The Antarctic region has been home to numerous fishing villages, whaling stations, scientific bases, and way stations for exploration. Many of these facilities have since been abandoned, left to the snow and ice. But they still serve as remarkable time capsules to the industries and expeditions of their times.

Whaling station and British base, Whalers Bay, Deception Island

The Whalers Bay station was used by a Norwegian-Chilean whaling company in the early 1900s as a ship base. When oil prices dropped during the Great Depression, the place was abandoned.

In 1944, the British Admirality and the Colonial Office built a permanent base there as the part of Operation Tabarin to establish a year-round presence in the Antarctic. However, due to volcanic eruptions between 1967 and 1969, the spot was once again abandoned and has been for more than four decades.



(via Wikimedia Commons 1 - 2 and Otts World)

Oasis Station (Soviet Union, 1956-1959) later renamed A. B. Dobrowolski Station (Poland, 1959-1979), Bunger Hills, Knox Coast

(via Luminous Landscape, Wikimapia and Skyscrapercity)

Pole of Inaccessibility, where Comrade Lenin is still watching, 1958

In December 1958, Soviet scientists set up a temporary base on The Inaccessibility Pole, marked with a bust of Lenin. This place has the world's coldest year-round average temperature at -58.2°C (-72°F). The station is buried beneath the snow, but the plastic statue is still visible. If you dig down through the ice, you'll find a golden visitor's book to sign.

The photos were taken in 1965 (Olav Orhelm/Norwegian Polar Institute – above) and 2008 (Stein Tronstad/Norwegian Polar Institute – below).

The Expedition used these "Penguin" tractors to reach the Pole of Inaccessibility. Photo: N. Gvozdetsky

(via Sorpolen 2011 and Norwegian-U.S. Scientific Traverse of East Antarctica)

Shackleton's Hut, 1909

The famous explorer simply left this fully stocked hut behind after the British Nimrod Expedition (1907-1909).

You can look around here with the Google Street View.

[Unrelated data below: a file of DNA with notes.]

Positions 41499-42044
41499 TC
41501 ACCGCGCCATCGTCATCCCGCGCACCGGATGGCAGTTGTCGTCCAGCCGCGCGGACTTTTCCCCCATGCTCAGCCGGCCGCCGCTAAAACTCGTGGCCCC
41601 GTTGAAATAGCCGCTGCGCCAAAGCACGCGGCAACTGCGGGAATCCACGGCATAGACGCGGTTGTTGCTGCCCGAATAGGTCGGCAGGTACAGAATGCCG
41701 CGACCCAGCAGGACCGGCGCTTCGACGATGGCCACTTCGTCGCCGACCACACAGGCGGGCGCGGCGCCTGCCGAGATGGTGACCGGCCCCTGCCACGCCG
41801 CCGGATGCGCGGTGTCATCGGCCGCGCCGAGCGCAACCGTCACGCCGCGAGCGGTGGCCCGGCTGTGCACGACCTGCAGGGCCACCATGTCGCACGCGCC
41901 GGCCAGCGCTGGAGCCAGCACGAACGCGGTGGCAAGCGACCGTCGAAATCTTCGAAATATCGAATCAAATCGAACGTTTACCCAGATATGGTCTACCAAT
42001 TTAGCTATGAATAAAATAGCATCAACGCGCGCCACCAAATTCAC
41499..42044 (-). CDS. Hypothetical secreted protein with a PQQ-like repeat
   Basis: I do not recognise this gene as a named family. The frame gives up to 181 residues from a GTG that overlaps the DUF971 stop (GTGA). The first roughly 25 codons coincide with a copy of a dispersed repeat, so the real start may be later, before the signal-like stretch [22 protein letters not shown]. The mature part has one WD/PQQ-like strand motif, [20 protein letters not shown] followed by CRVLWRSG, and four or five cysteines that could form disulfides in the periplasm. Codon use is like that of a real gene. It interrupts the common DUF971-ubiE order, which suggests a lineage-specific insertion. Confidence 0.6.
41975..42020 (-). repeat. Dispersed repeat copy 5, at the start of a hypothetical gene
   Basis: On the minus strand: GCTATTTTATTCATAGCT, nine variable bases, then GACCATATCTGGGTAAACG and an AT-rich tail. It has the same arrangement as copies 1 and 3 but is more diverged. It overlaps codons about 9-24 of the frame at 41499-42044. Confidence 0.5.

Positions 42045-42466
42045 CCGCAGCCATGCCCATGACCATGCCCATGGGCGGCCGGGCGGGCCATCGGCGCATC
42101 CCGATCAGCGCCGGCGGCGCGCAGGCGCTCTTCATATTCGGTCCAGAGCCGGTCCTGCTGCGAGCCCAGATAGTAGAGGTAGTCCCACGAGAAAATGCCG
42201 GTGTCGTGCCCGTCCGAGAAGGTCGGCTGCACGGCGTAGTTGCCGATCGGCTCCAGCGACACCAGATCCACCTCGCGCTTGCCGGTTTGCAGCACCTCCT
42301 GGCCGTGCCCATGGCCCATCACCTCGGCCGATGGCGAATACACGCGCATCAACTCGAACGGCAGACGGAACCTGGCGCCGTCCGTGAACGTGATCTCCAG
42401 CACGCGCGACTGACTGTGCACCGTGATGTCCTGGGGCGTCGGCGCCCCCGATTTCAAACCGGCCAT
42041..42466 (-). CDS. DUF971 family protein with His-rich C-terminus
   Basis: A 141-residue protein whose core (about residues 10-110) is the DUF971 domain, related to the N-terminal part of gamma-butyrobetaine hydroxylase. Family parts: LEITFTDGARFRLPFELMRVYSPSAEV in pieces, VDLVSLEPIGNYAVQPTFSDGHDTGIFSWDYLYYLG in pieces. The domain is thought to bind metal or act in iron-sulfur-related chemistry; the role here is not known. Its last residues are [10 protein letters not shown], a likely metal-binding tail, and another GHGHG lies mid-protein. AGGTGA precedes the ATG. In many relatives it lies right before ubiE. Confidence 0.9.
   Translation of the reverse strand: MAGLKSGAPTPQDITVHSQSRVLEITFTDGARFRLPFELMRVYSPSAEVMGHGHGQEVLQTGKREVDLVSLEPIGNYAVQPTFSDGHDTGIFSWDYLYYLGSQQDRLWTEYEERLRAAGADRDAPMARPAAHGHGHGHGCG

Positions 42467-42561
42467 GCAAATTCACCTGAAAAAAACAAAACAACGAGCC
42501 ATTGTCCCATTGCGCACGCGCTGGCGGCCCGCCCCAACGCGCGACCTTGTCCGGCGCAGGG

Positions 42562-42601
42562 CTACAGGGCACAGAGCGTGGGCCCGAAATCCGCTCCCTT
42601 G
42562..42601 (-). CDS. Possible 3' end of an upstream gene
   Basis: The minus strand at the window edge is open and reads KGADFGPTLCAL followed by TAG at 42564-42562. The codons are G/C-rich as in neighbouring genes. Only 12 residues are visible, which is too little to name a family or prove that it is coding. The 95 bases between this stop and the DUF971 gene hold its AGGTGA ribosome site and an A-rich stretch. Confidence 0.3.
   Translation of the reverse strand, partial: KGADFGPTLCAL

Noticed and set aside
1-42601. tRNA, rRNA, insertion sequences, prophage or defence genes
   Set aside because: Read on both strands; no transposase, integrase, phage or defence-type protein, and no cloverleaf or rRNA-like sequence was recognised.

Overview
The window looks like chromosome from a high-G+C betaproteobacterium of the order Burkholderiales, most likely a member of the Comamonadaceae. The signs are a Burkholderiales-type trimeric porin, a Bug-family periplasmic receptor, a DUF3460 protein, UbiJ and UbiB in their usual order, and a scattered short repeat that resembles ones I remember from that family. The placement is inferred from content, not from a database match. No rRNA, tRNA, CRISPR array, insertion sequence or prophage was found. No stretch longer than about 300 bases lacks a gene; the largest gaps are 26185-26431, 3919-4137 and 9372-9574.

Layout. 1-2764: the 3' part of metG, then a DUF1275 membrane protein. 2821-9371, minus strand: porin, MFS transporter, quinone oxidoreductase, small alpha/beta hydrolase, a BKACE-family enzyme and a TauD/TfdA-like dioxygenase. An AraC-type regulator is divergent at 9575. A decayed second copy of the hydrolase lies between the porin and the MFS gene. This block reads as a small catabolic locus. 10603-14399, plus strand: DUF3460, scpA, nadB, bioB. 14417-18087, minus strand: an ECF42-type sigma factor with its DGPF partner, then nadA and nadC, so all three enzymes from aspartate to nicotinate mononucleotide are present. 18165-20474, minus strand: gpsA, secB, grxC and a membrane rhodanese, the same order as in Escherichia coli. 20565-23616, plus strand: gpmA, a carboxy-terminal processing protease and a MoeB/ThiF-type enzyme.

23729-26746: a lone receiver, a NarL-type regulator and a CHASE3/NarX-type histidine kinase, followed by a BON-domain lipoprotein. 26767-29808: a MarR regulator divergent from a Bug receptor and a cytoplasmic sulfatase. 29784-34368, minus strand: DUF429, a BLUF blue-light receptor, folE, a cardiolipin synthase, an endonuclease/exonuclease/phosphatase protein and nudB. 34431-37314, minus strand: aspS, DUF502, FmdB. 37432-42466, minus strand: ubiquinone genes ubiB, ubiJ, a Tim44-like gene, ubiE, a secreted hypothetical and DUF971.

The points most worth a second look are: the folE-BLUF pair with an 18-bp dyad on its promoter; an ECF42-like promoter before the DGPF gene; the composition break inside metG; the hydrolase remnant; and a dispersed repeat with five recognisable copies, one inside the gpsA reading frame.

(via Wikimedia Commons, A Southern Migration and Flickr/Sandwichgirl)

Scott's Hut, Ross Island, 1913

Robert Falcon Scott and his Terra Nova Expedition attempted to become the first people to reach the South Pole, but the Norwegian Roald Amundsen beat them by only a month. On the return journey, Scott and the other expedition members died from extreme cold, starvation, and exhaustion, but their hut, filled with lots of food, oil, and other goods, remains.

Later the building was used by Sir Ernest Shackleton (during the Imperial Trans Arctic Expedition, 1914-1917), and his supplies are still there, as well.


(via Flickr/sandwichgirl)

Base W, Detaille Island, 1956-1959

It was estabilished for meteorological and geological studies in 1956, but has veen unmanned since 1959.

A stuffed penguin and some penguin eggs



(Photos by Kevin Fox and Rachel Lea Fox, via antarctic fox 1 - 2)

Grytviken, South Georgia

The settlement was established in 1904 by a Norwegian sea captain as a whaling station for his fishing company. It was closed in December 1966, but the church is still used occasionally for marriages.

The people had their own cinema (the photo above was taken in 1993), but it collapsed few years ago.

(via Wikimedia Commons 1 - 2 and DS World's Lands)

Leith Harbour or Port Leith, 1909-1965

This was once the world's largest whaling centre, but has been totally abandoned since 1965. The station housed a library, a cinema, and a hospital.

There is a gun mount on the hill behind the station, and another with the original 4.1' gun on the west side of the harbour.



(via Penguinspirit and Peter Smith)